Friday, February 04, 2011

Tai Sui Culture

By observing the position of stars in the sky, Chinese astronomers discovered the regular pattern of Jupiter moving about 30 degrees every year and it takes 12 years for it to finish a celestial circle (the orbital period of  Jupiter moving around the Sun is 12 years, 11.86 years to be exact). Based on this observation, Chinese astronomers divided the celestial circle into 12 sections called 12 Earthly Branches (地支) to follow the orbit of Jupiter. The ruling role of the Jupiter in ancient Chinese daily life was profound and it was recognized as the Year Star (Sui Xing, 歲星). However, Jupiter moves in a counterclockwise direction around the yellow belt (Yin direction) which is opposite from the habit used on Earth for direction. Chinese astronomers thus created a phantom star call Tai Sui (太歲) that moves in a direct opposite direction of Jupiter (in Yang direction (clockwise)) around the yellow belt with a cycle of 12 years. The twelve years of the Jupiter cycle not only identifies the phantom start "Tai Sui", but also provides the foundation of 12 Earthly Branches, the 12 Chinese Zodiac, the Chinese hour in the form of double-hours,12 directions, and the Chinese Sexagenary cycle, etc.

Tai Sui was considered as a guardian star that held the same standing as an emperor and the direction of Tai Sui was considered the direction of best luck. However, the prestige of Tai Sui is unchallengeable, the civilians don't have what it takes to get benefit from it; in contrary, it's advised to avoid facing it directly as it might offend the supreme star which could bring misfortune. It's the same idea that civilians couldn't look directly at the Emperor in ancient time. In time, the guardian role of Tai Sui was neglected and the evil influence prevailed.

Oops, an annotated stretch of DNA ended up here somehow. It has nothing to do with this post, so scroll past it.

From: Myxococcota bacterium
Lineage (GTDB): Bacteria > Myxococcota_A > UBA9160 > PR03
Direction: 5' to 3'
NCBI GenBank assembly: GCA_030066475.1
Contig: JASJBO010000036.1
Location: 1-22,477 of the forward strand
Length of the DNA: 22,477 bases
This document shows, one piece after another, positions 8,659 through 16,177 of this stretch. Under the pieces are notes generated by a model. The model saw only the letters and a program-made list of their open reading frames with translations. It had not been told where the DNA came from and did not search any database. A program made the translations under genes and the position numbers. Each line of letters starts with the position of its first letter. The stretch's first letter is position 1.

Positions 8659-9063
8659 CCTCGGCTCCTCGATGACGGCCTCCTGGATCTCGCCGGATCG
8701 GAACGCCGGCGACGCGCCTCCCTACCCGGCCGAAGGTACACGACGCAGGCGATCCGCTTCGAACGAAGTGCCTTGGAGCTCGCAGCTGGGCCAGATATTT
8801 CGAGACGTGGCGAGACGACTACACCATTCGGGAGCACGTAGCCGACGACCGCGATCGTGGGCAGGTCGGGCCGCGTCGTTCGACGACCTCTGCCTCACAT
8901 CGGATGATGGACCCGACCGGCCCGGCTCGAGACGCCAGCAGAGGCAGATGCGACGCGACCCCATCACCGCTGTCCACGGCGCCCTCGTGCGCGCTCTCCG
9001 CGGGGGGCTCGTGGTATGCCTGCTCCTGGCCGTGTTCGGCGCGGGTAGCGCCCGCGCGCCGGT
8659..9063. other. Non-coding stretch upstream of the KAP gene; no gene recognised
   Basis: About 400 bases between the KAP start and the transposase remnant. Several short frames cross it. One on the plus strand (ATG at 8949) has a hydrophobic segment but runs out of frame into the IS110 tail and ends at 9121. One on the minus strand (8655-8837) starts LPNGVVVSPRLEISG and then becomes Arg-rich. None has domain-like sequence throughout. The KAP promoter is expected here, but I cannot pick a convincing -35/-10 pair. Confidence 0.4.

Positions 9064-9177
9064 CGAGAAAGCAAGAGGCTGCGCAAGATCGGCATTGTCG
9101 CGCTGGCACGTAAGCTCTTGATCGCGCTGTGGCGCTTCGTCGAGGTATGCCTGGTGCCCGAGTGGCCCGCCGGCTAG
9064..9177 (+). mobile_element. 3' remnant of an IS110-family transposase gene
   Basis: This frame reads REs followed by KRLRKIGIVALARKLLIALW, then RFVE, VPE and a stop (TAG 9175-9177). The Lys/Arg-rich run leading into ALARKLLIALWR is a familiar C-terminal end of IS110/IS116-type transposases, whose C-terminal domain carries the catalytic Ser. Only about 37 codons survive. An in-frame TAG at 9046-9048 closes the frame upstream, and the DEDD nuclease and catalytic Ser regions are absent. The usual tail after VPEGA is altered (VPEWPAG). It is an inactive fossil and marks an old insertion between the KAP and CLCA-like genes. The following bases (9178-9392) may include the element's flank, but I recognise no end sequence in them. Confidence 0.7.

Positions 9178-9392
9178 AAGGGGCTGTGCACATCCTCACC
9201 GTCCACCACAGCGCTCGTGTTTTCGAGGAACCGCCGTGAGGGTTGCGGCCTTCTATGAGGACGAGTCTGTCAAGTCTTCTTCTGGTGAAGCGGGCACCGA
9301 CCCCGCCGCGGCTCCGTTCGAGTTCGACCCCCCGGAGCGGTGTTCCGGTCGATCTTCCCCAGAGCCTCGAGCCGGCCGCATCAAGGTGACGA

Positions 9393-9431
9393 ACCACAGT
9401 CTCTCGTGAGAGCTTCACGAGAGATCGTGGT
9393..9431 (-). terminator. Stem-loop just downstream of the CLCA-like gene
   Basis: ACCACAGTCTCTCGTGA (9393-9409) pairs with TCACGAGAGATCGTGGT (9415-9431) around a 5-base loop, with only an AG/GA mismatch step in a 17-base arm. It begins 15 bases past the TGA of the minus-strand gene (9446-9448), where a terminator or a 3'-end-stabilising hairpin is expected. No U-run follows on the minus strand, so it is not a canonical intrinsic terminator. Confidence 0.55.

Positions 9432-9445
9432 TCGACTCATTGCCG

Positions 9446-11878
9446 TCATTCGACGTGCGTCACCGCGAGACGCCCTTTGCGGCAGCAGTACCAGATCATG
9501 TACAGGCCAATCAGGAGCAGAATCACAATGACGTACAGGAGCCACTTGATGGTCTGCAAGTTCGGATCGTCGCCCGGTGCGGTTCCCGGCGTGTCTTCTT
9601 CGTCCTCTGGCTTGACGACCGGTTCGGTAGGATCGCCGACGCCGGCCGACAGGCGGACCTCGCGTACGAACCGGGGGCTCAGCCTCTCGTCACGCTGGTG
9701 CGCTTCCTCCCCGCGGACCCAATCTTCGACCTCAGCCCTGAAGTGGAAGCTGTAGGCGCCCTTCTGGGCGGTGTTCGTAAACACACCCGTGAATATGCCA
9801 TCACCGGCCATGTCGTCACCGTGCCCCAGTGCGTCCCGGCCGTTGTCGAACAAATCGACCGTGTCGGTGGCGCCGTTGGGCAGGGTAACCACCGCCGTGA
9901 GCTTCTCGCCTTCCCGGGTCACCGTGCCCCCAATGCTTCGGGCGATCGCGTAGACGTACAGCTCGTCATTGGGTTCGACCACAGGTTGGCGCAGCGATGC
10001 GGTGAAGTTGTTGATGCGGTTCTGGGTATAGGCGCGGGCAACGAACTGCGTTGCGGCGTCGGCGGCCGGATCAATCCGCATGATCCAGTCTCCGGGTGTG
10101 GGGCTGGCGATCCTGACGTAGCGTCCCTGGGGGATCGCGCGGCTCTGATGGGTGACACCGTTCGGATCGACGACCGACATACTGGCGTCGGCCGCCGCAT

Tai Sui was first recorded to be apotheosized in Eastern Han Dynasty (25–220 CE). It was until the Jin Dynasty, the Emperor Zhangzong (August 31, 1168 – December 29, 1208) started to worship his mother's natal star to pray for a fast recovery from her illness, the Tai Sui worshiping culture (An Tai Sui, 安太歲) got its popularity. Later on, 60 honorable generals were apotheosized as Tai Sui to assist the Jade Emperor (the king of all dieties) in taking charge of the well-being of the mortal world. Each of them takes turn to be in charge for a year; 60 generals (Tai Sui) match the 60 years of Sexagenary cycle.

The basic rule of An Tai Sui can be simplified as follows: each year, those whose Chinese Zodiacs are in alignment with Tai Sui/Jupiter are considered offending the Tai Sui (2 Zodiacs) while those whose Chinese Zodiacs form an angle of 45 degree from Tai Sui/Jupiter are considered conflicting the Tai Sui (2 Zodiacs). For example: this year, 2011, is a rabbit year, which means Tai Sui is orbitting upon the Rabbit Zodiac. Together with the Rooster (on the direct opposite direction of rabbit) are considered offending Tai Sui. Meanwhile, the Rat and Horse form an angle of 45 degree from the rabbit (where the Tai Sui is located) are considered conflicting Tai Sui (take a look on Tai ji and 12 Zodiacs pic for better understanding). It is advised those signs to go throught a prayer for blessing in avoidance of the evil influence of Tai Sui that might bring misforturne.

The An Tai Sui ceremony was as simple as writing down words like "The Tai Sui of this year is here" on a yellow or red paper and posted it on a wall then worshipped it with joss sticks twice a day through out the whole year. In the end of the year, the paper was torn down and burned. Nowaday, people go to temples around Chinese New Year (usually before January 15th of lunar calendar), pay some money (NT$600~1,200) and have the professionals say the prayer for them. In Taiwan, those whose Chinese Zodiacs offending/conflicting Tai Sui go to temples and write down their names and birthdays in lunar calendar (Gregorian-Lunar Calendar Conversion Table)(including the hour of birth). The information will be written on a piece of red paper and posted on a wall with a LED light lit up throughout the year (some have a buddha statu embeded in the wall). To identify the paper that has your name on it on a wall from hundreds of similar papers on it is not an easy task. The Tainan Kaiji Wu Temple (No.114, Xinmei St, Central-West District, Tainan city) introduced a system to help to locate your Tai Sui easily. You will be given a 6 digit number that is unique for your Tai Sui, keyin these digit on the locator, all LED lights on the wall will be switched off leaving only your light turned on for a while. Other temples also embrace modernization: you can pay the money via creadit card or even do it online.


Traveling Hawk said...

Very interesting and well documented, Hanjie!

liefintaiwan said...

Awesome!! What an interesting and nicely written post, thanks for that. My favorite modernization is an i-phone app. where you can toss divining blocks by flicking your phone.
I'm looking forward to checking out the LED lights in Kaiji Wu Temple.